The module uses a complex constant-voltage transformer to provide a regulated AC input to the rectifiers. The 5V and 20V DC outputs are filtered but otherwise unregulated, apart from a zener diode to supply the clock oscillator on the main circuit board. The DC fuses are rated at 1.25A and 0.8A respectively, for a total of only 22W output at full load. The power supply outputs are transferred to the main board via the fixed pin-and-socket connectors at the bottom left corner. The only other off-module connections are an earth wire to the casing, and two quick-connects from the terminal board to the drive motor.
The drive motor.
The printer and the keyboard encoding mechanism are driven by a capacitor-run induction motor mounted at the centre rear of the machine. The capacitor is mounted under the paper roll tray.
The motor is supported in rubber bushings and has a flexible earth connection. An internal axial-flow fan provides cooling for the motor, while a centrifugal exhaust fan at the right-hand end provides cooling for the case. The 50Hz motor runs at a nominal 3000RPM, and operates continuously while the machine is switched on. The motor is labelled 35W, and the machine as a whole is labelled 100W.
The Logos keyboard uses mechanical encoding to produce a 6-bit binary key code and a strobe pulse for each keypress. The technology is similar to that used in the Programma 101, which in turn appears to have been borrowed from Olivetti's teleprinter machines. The keyboard has a very light touch and a positive action, with a typewriter-like "clack" in response to each keypress.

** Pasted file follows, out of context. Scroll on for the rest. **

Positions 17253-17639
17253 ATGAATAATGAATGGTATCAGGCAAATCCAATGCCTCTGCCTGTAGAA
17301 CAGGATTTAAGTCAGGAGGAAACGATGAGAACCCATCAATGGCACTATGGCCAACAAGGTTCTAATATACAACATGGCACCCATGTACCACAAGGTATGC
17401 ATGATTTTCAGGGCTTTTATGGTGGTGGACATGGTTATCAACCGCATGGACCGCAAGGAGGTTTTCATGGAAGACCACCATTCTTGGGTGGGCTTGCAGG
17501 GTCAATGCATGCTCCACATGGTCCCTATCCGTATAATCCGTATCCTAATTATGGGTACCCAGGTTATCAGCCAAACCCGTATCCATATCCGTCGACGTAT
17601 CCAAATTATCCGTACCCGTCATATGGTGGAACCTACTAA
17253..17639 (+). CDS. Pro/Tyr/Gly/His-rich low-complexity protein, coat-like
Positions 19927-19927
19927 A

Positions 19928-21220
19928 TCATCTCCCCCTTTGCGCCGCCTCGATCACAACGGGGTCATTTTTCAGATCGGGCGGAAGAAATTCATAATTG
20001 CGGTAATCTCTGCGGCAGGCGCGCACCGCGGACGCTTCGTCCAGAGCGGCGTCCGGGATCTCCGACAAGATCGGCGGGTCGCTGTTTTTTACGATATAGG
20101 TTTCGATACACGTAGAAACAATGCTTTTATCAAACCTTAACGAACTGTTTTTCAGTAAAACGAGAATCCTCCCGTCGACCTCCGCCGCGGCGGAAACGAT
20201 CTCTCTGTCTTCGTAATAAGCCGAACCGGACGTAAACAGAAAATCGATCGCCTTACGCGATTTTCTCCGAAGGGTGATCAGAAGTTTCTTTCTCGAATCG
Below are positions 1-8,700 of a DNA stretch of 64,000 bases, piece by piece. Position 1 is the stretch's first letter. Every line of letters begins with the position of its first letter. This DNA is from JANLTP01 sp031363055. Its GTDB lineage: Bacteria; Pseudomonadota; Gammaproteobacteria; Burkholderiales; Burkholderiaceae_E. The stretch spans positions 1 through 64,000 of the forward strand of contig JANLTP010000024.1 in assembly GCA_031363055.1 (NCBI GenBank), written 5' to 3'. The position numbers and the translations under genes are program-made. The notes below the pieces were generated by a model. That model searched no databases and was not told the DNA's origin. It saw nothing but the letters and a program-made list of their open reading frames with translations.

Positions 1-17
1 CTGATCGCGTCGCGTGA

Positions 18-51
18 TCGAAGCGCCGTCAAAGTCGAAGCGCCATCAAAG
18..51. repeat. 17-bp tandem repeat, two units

The keyboard mechanism uses a set of code bars which run front to back below the keys. The bars are supported on curved leaf springs front and rear, so that they can move a short distance both horizontally and vertically. The lower edges of the bars have a set of projections according to the code to be generated. The front ends of the code bars and the forward leaf springs are visible along the lower front of the keyboard.
As a key is pressed, the corresponding code bar is pushed rearward, causing the engagement of the single-turn clutch at the left-hand rear corner. The clutch drives a cam, which presses the active code bar downwards. The projections on the bar set the positions of six rocking switch bars which run left to right under the keyboard. The switch bars control the operation of six reed switches on the circuit board at the right-hand side to produce the corresponding binary output. A mechanical escapement at the left-hand side generates the strobe pulse via another reed switch.